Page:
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Dr. Chris Hales


University of East London




access, inclusion, higher education, university, inclusive design

Thesis Title



This thesis is offered as an original and substantial contribution to the field(s) of knowledge in Digital Media and Artistic/Cultural Studies, focusing on the specific genre of ‘artist moving image’ work in the interactive domain. The practice-based research builds upon over a decade’s personal art practice using digital technology to design and deliver 'interactive movies' to audiences, combined with a survey of primary and secondary literature. It derives from a body of practice-based research and production experimentation that was written up for purposes of this PhD submission in the five years of my PhD registration. The body of work submitted in practical format is comprised of a suite of 15 interactive movies, presented on DVDROM, offered in partial fulfilment of the degree. This work was created and tested as part of the research process towards the degree, and has been consistently informed by reference not only to the contexts in which it was made and shared in public venues, but also by analysis and feedback from the audiences for whom it was created.

The intended outcome of this research - both the practical work and the contextual dissertation written about it - is to inform new and productive fields of practice within the format of interactive film and video made from 'live-action' scenes. This work is not only relevant to artistic practice, but also to the fields of fictional narrative and information based, non-fictional content creation. The dissertation makes significant reference to numerous texts written by myself during the course of the research. These texts (totaling roughly 60,000 words) have been published in various relevant journals and books, and are presented here as background materials, in the appendices to the thesis. These appendices inform all sections of the research, but are particularly relevant to the historical and contextual surveys. The dissertation itself forms an entirely new piece of critical writing.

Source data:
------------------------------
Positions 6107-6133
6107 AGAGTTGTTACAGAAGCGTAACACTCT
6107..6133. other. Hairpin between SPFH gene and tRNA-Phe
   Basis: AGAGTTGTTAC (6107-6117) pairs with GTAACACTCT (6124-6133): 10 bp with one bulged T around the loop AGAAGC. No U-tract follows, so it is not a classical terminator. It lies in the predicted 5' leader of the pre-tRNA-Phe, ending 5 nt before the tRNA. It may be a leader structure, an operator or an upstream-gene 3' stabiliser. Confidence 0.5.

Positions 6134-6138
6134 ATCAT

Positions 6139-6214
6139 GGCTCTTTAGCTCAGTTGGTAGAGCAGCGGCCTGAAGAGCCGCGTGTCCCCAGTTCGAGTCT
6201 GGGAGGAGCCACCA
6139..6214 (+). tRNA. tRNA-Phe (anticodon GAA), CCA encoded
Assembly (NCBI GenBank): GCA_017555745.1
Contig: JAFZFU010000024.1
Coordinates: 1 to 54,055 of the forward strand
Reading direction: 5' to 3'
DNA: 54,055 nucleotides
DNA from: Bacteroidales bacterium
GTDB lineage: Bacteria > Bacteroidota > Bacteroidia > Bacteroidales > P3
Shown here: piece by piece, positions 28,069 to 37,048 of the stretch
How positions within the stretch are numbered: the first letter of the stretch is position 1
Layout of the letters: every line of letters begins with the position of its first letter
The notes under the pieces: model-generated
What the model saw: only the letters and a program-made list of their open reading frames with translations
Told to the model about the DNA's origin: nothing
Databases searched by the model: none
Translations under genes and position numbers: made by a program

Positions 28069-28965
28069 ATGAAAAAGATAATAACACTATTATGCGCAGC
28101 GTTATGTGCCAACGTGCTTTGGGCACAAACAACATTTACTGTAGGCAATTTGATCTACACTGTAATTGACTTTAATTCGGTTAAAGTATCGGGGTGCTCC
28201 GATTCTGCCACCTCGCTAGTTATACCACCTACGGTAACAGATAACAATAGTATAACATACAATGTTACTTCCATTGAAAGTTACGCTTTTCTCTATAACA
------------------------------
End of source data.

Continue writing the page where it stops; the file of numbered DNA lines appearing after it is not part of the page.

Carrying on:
The core of the thesis as submitted is the practical work, which represents working versions of 15 of my interactive movies, as well as detailed video documentation of in-situ installations and specific audience interaction with the films. Three main areas of innovation are detailed in the research: the first deals with the issue of ‘movie as interface’, the second deals with the combination of interactivity with algorithmically controlled multiscreen display, and the third demonstrates novel ideas for designing interactive films for a large audience in the context of 'live' performance. The conclusions to the research have been derived from detailed analysis and practical investigation of the processes and cultural 'products' created. The research seeks to offer future film-makers and scholars a set of innovative ideas translated into audience experiences, along with the framework of their practical application to a dataset of self-made video sequences, and the analysis of audience reaction and the emergent meaning generated thereupon. The original and substantial contribution to the field of knowledge is a new theory of ‘live action’ interactivity based upon an aesthetic and critical framework, outlined herein.



Christopher Hales studied PhD research on Interactive Film Art at the RCA Film and TV Department, and taught as Senior Lecturer at the Faculty of Art of the University of the West of England [Bristol] until 2001. His interactive films and CD-ROMs have been shown to date at film/ new media festivals in Sheffield, Perth, Melbourne, FCMM Montreal, Oberhausen, Hong Kong, Helsinki, Rotterdam, Berlin, and others. His "Interactive Cinema" installation showing selections of interactive movies has been shown in Japan, Germany, Holland, Canada, Denmark, London and South Korea.

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